(CNSNews.com) - After victories in five states already this year, concealed carry advocates are turning their attention to the handful of remaining states that continue to prohibit gun owners from carrying a concealed firearm.
Battles are brewing in the Ohio and Wisconsin legislatures, and Second Amendment supporters are hoping to soon end prohibitions in Kansas as well. Those states, along with Illinois and Nebraska, ban concealed firearms.
Four states - Colorado, Minnesota, Missouri and New Mexico - enacted laws this year to become shall-issue states, meaning each has a set of stipulations that gun owners must meet to be issued a permit. Alaska eased its law to allow its citizens to carry concealed firearms without a permit.
Despite a court challenge to the Missouri law, which has delayed its enforcement, concealed carry advocates have been pleased with their success. The wave of activity has also given gun rights advocates a boost in states like Ohio and Wisconsin.
"People who thought this can't happen suddenly looked at our neighboring states and said, 'Yes it can.' That definitely added a lot of momentum to this," said Dick Baker, treasurer of the Wisconsin Concealed Carry Association.
Even though the fight in Wisconsin is far from over, Baker said the tide started to turn when neighboring states Minnesota and Michigan passed similar laws. But before gun owners start carrying concealed firearms in Wisconsin, they must first win over a hostile governor. A vote before the state Senate is expected next week.
In Missouri, it didn't matter that Democrat Gov. Bob Holden nixed the concealed carry bill; lawmakers had enough votes to override his veto. Baker said he was unsure how such a situation would play out in Wisconsin.
Concealed carry advocates in Ohio are facing a similar predicament. Republican Gov. Bob Taft opposes a bill passed by the Republican-led state House of Representatives. Instead, the governor prefers a plan crafted by the Senate that includes restrictions on carrying a concealed firearm while in a vehicle. Republican Senate President Doug White has sided with Taft.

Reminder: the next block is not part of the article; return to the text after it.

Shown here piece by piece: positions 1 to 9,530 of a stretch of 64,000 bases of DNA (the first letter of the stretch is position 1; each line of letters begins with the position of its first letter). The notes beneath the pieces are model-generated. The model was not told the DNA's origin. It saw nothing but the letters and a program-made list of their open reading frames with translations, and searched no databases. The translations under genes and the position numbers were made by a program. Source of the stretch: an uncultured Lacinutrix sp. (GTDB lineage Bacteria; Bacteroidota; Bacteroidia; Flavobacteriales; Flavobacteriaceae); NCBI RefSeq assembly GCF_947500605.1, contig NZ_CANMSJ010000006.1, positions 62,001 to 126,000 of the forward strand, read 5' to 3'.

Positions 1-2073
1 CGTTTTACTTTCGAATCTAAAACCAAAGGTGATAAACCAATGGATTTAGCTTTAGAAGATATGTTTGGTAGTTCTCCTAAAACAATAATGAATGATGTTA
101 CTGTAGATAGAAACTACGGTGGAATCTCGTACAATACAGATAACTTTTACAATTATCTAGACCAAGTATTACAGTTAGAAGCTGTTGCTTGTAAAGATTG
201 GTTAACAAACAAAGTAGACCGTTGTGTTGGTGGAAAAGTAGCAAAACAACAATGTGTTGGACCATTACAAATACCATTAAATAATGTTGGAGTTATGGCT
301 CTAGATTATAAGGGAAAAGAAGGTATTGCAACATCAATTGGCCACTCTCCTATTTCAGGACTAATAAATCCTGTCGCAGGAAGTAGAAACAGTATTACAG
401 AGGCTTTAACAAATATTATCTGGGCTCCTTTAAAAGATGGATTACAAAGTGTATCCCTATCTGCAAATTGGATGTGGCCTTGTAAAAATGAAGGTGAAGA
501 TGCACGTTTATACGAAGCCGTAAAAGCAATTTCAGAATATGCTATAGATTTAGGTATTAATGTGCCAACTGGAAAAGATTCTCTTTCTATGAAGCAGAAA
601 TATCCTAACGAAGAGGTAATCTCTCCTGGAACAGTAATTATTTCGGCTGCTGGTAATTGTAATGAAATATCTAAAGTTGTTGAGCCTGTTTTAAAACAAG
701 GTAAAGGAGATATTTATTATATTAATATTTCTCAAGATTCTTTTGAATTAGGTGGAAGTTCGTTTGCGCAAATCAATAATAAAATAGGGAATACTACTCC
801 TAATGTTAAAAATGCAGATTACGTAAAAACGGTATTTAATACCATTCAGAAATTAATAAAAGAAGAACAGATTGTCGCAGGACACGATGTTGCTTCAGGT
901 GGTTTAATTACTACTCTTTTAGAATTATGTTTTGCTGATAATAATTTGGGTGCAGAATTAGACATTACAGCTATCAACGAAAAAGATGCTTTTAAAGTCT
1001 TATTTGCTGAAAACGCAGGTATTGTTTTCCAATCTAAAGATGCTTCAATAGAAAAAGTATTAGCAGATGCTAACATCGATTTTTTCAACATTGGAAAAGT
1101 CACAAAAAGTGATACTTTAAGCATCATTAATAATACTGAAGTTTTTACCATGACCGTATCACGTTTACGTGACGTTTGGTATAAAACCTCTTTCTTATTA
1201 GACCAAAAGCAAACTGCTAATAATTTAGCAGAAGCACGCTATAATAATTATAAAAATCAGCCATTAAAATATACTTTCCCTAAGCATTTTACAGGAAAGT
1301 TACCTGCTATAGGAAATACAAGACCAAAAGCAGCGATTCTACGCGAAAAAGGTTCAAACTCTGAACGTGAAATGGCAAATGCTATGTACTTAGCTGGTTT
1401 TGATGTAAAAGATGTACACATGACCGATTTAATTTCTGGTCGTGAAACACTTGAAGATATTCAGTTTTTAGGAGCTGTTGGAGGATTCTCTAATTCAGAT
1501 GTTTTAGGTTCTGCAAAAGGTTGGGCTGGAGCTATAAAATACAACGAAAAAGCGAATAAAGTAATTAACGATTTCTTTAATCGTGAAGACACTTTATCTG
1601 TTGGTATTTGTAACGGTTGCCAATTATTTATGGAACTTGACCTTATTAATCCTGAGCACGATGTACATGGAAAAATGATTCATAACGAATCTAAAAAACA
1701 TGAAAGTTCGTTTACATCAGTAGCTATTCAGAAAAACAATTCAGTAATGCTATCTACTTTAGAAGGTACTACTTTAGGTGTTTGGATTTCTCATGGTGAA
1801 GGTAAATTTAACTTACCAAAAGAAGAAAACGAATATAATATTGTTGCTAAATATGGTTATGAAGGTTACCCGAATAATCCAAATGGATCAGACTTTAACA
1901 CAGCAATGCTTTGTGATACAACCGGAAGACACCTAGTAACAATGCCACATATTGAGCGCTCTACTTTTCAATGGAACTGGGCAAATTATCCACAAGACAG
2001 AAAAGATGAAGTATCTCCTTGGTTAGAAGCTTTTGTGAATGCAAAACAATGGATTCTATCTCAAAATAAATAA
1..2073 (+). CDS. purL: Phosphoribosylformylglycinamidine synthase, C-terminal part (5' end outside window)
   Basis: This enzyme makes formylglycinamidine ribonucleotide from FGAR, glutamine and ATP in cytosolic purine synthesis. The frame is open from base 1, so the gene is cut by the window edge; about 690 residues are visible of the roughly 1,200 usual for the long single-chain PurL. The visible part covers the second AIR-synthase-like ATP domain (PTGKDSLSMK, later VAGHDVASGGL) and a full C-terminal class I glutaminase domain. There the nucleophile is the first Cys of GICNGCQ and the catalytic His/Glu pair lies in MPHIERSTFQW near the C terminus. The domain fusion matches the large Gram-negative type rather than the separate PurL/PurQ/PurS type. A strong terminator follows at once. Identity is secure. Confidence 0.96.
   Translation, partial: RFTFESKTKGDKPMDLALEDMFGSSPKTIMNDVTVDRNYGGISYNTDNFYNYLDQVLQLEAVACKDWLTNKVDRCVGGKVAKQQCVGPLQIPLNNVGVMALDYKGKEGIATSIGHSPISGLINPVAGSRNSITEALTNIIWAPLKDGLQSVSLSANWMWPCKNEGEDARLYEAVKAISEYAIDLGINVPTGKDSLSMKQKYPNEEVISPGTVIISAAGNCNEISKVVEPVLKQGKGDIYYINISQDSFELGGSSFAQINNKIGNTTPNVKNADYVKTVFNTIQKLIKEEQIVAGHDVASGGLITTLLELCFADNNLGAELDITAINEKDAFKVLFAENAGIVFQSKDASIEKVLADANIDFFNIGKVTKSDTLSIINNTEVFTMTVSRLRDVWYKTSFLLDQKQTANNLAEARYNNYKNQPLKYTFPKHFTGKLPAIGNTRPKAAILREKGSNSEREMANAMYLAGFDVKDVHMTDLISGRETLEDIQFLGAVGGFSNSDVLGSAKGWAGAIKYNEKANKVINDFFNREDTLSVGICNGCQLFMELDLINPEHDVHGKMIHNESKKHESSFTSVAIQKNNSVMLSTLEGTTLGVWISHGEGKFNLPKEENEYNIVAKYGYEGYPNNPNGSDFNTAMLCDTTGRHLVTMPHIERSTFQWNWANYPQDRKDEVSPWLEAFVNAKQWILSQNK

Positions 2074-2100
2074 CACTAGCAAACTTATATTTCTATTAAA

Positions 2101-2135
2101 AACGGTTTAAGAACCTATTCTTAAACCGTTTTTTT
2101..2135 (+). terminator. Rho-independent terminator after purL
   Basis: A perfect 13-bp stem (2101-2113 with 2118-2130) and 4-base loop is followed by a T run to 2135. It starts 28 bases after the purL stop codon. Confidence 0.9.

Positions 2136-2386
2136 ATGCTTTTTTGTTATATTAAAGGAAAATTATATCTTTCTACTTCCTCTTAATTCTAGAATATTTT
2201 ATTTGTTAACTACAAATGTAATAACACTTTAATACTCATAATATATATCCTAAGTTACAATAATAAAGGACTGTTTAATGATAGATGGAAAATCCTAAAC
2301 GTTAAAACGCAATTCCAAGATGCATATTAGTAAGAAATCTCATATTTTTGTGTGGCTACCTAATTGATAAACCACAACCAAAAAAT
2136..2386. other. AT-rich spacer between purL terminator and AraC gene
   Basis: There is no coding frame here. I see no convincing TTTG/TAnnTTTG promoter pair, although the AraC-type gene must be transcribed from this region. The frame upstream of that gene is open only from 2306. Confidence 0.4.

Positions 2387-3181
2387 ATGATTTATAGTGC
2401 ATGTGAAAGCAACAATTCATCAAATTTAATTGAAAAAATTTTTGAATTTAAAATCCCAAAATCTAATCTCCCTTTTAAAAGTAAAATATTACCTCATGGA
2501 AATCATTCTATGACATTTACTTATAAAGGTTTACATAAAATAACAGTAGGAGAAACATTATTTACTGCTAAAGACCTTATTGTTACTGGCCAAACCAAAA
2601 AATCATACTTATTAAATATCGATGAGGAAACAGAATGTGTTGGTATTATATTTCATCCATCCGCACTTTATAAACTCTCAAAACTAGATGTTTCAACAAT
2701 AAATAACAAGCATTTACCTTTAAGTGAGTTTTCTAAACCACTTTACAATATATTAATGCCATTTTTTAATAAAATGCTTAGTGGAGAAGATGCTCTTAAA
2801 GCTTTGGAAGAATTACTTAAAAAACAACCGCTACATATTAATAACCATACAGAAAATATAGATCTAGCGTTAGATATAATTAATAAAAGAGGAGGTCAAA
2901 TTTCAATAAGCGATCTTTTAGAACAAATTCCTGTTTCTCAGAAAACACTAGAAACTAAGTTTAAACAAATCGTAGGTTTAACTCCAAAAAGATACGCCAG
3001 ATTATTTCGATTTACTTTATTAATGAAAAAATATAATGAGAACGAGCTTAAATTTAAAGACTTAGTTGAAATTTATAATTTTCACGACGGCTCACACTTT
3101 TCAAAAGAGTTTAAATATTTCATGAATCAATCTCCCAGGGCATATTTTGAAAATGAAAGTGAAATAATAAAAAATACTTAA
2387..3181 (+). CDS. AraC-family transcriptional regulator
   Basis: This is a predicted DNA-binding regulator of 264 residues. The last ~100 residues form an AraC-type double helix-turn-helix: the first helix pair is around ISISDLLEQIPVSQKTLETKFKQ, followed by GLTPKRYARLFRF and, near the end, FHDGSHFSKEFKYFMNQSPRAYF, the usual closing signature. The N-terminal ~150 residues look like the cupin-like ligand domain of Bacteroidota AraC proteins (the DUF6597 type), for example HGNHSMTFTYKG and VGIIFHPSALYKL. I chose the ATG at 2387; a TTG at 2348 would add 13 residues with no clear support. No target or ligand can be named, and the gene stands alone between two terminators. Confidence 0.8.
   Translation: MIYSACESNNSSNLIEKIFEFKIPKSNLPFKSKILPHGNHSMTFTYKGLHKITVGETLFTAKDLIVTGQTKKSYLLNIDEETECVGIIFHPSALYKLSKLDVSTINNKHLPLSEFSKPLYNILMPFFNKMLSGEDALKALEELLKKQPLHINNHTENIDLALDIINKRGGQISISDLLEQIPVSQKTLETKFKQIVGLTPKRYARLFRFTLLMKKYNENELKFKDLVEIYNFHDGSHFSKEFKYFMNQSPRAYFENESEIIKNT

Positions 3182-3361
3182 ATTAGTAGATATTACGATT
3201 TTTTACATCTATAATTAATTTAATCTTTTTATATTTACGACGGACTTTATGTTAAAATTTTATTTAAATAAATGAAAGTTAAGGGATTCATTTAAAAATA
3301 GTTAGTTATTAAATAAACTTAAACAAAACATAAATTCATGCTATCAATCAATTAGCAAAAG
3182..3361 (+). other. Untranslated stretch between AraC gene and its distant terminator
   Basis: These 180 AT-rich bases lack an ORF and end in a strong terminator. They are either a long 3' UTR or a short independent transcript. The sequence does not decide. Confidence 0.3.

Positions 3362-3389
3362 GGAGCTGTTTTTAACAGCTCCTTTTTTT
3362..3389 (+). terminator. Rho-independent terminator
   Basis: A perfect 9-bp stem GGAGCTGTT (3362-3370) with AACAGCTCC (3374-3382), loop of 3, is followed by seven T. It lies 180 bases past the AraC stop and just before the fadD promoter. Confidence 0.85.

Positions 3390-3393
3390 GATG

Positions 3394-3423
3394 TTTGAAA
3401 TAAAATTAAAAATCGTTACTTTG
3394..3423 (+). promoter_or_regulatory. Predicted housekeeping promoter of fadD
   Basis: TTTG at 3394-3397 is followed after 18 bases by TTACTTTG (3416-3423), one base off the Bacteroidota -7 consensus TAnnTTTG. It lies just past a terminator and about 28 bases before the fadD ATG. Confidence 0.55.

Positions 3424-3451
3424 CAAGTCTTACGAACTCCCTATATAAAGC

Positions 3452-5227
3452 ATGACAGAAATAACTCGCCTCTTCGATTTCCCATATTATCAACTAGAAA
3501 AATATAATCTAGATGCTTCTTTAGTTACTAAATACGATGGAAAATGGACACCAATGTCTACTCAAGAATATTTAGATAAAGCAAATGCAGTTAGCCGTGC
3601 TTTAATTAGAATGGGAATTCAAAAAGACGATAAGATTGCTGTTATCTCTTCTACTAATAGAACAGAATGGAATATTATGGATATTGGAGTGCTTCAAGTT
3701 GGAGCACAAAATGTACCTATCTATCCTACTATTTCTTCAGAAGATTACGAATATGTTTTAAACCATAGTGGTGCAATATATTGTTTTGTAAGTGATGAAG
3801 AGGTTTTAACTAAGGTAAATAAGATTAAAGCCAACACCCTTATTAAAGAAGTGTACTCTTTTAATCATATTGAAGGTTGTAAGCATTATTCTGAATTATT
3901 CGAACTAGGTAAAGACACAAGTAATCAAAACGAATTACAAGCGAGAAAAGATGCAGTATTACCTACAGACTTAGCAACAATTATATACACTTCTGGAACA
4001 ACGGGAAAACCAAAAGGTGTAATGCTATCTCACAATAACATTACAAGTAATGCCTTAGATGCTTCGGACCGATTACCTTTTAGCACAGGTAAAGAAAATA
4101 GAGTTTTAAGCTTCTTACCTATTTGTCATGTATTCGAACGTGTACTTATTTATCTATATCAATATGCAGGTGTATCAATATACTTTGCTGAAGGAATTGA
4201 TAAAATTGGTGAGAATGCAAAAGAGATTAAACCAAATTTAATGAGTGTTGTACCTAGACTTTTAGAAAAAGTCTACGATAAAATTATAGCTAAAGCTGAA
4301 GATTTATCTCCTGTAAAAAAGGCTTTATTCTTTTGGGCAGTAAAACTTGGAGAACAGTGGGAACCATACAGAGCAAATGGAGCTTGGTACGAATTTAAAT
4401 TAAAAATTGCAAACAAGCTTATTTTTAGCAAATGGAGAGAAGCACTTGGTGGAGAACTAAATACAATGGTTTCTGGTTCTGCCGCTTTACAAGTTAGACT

Gun owners are hoping to convince White to change his mind by holding a rally in his hometown. Because the state supreme court has allowed Ohioans to carry their firearms in plain view but not concealed, gun owners have marched at the rallies with firearms in their side or shoulder holsters.
"The limitations on what you can and can't do and the training requirements are some of the strictest in the country," said Jeff Garvas, president of Ohioans For Concealed Carry. "In all of the states that have passed concealed carry, there isn't a single state that has the restrictions the governor is trying to impose."
Gun control advocates in Ohio and Wisconsin are fighting to keep concealed carry illegal in their states. The Ohio Coalition Against Gun Violence cites a poll taken in 2001 that shows 69 percent of Ohioans oppose a concealed carry law.
The organization's executive director, Toby Hoover, said a vocal minority was leading the effort. She questioned whether the pro-gun rallies would have any impact.
"They're trying to provoke people to object to them carrying [firearms] openly," Hoover said. "Then from that, they can conclude that since they can't carry them openly, they have to carry them concealed. Our perspective is that if it's absolutely necessary for you to carry a gun, then carry it openly because I have a right to know."
In Wisconsin, Republicans in the state Senate tried to appease critics this week by amending the concealed carry bill to allow private businesses to prohibit citizens from carrying firearms on their premises. The bill, however, still faces a veto threat from Democrat Gov. Jim Doyle.
For opponents of the bill like Jeri Bonavia, executive director of the Wisconsin Anti-Violence Effort, the idea that concealed carry will result in a reduction in crime is simply a flawed concept. She also questioned whether gun owners support the idea.
"This really is not a reflection of public sentiment," Bonavia said. "This is a good business opportunity for the gun lobby and the gun industry."
Besides Ohio and Wisconsin, concealed carry advocates are looking at Kansas as a possible target. In Illinois and Nebraska, legislation has been met with resistance.
Kansas State Rifle Association President Phillip Journey said the state was close to having a concealed carry law in 1997, but the governor vetoed it. Journey said gun rights advocates have made some progress since then with other firearms-related concerns.
Ideally, Journey said he would like Kansas to enact a law similar to the one in neighboring Missouri. He said the recent activity there could make a difference in his state.
"I think it has been helpful in bringing the issue back to the public consciousness," Journey said. "The grassroots political activity that results from that should effectively help persuade some of the fence-sitters in the legislature."
See Related Story:
Missouri Supreme Court Refuses Concealed Weapons Case (Oct. 14, 2003)
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